The dust has settled and by now it’s common knowledge that I sleeved up Foundry Street Denizen for Pro Tour Magic 2015. I had plans to breakdown the deck
Team Revolution played for the event, but some jerk got to it before I did. It was his
deck to be fair, so I will let this one go. What I am going to do today instead is go through the things I learned during testing and why I ended up
calling Tom for a deck in the first place.
Testing started like it did for any other Pro Tour. The first couple days were filled with brews being jammed against stock decks from the days prior to
get a feel for what the format is going to feel like. In this case, the stock decks were Mono-Black Devotion, Sphinx’s Revelation-based control decks,
Mono-Blue Devotion, Jund Monsters, R/W Burn, G/W Aggro, and B/W Midrange.
Wait a damn minute! This was nothing like any old Pro Tour!
The gauntlet for testing was already a metagame in itself. Things were going to have to be a little different this time around. The only problem was that I
was the newest recruit on one of the strongest deckbuilding teams in the world. How am I supposed to tell them that we need to shake things up? Well, I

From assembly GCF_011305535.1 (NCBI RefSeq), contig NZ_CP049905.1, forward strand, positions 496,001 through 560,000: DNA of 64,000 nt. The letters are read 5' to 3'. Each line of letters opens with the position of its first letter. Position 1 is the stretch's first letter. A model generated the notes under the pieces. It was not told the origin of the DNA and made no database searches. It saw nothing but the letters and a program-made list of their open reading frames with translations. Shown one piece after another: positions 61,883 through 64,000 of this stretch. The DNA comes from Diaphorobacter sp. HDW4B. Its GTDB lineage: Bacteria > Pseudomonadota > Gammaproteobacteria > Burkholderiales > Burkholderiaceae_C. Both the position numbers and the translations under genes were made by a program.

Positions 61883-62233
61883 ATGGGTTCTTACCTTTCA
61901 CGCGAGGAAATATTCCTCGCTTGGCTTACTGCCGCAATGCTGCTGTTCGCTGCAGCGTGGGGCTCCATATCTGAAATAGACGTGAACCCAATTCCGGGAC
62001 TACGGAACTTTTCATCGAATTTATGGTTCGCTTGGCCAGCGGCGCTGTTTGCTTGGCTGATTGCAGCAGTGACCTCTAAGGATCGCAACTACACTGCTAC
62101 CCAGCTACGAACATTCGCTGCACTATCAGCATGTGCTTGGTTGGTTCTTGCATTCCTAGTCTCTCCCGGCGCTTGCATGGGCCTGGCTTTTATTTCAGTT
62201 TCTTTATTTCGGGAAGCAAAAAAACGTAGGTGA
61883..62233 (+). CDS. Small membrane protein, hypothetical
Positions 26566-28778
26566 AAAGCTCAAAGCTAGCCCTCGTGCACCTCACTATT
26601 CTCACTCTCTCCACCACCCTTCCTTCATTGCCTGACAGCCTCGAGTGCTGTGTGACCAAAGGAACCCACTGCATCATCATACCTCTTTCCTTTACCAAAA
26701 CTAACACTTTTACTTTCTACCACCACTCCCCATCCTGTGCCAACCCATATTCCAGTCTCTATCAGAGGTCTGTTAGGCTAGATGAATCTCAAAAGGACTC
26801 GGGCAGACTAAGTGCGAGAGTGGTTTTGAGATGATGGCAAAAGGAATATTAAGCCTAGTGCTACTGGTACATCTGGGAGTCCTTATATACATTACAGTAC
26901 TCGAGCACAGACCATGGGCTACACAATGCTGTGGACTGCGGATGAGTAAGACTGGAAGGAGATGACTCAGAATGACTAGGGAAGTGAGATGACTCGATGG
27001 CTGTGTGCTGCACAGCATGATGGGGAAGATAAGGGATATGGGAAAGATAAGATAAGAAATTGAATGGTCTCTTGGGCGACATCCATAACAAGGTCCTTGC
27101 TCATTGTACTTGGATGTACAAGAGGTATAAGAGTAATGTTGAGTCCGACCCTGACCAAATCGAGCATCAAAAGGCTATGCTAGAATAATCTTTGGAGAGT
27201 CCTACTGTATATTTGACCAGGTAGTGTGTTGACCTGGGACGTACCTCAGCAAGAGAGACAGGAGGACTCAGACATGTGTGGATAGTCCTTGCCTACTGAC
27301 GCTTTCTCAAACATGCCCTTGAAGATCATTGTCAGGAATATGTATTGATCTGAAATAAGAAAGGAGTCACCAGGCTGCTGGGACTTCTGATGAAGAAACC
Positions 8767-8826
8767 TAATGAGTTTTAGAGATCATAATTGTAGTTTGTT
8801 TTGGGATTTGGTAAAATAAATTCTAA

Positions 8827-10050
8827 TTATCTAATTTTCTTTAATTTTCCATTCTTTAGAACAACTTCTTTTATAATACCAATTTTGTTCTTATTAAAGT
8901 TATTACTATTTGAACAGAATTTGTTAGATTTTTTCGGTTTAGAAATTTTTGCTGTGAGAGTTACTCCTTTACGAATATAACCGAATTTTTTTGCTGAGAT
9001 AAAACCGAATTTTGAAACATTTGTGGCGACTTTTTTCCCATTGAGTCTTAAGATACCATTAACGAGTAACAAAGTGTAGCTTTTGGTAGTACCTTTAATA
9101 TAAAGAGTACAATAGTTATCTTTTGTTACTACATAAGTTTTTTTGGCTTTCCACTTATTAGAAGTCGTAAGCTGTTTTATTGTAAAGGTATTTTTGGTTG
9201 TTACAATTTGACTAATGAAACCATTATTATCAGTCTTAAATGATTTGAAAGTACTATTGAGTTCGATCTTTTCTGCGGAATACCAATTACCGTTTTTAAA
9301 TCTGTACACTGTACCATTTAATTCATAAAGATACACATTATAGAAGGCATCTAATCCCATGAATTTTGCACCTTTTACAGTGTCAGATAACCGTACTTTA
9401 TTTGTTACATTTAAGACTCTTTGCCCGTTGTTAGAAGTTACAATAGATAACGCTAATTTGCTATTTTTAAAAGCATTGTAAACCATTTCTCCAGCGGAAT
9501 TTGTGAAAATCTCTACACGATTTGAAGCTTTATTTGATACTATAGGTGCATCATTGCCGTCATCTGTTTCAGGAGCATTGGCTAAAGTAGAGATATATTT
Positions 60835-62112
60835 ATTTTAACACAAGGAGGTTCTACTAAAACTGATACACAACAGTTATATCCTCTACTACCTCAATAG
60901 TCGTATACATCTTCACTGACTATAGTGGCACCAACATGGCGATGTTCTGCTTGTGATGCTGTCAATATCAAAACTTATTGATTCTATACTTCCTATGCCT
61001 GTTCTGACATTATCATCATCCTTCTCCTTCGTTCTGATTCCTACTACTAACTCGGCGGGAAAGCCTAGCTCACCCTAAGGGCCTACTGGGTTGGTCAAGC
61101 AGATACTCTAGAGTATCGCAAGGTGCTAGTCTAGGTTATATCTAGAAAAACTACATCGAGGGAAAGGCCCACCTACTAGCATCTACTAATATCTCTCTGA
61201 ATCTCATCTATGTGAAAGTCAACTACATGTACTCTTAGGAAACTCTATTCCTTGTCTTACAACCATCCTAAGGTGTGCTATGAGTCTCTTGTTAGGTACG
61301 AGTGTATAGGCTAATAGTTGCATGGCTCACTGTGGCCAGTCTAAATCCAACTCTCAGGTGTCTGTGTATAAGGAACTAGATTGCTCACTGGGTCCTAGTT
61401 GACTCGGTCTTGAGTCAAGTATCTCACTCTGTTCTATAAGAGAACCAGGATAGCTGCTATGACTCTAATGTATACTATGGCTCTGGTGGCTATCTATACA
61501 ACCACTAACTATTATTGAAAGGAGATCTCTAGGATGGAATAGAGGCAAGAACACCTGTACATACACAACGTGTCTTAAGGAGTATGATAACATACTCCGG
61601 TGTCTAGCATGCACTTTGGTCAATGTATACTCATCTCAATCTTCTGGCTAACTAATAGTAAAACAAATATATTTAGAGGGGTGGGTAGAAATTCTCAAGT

guess asking wouldn’t hurt!
My idea was to build a 75 for every deck and play four pre-boarded games and six post-board games in every matchup. We would add a couple brews so that
each of our ten members would have a deck in their hands, and we would play nine matches each. This would not only give us a good feel for how each deck
does against each other, but we would then have a good idea of what each deck should look like. Once the process was finally finished we would have ten
reasonably updated decklists that would be ready to play against all of the brews we started creating.
I was so animate about this idea because one of the biggest flaws a team can face while testing for a Pro Tour is having their gauntlet decks become
outdated. Sure the deck they want to play in the Pro Tour is constantly being updated, but the decks they are playing it against are not. This process
spells disaster once the tournament gets underway since there will be a ton of variables that were not accounted for, and that could cost a team extra
losses they were not expecting.
Surprisingly, the team was all for this idea. Of course, they thought it could be a very daunting task that could get us nowhere, but they trusted in my
logic and we started getting to work. Once the process was complete we started comparing notes and we realized that Mono-Blue Devotion looked to be
struggling more than usual.
If this was in fact true, it could change how this Pro Tour was going to play out. Prior to M15, the format looked to be controlled by Mono-Black Devotion
and Mono-Blue Devotion. Both of these decks were roughly 50/50 against each other meaning they were both strong choices as long as they could beat most of
the other decks in the field. Sphinx’s Revelation was the only archetype that could consistently defeat both decks but failed to beat much of anything else
in the metagame. All of the other decks could beat one, but not both of the devotion based menaces. That was our metagame.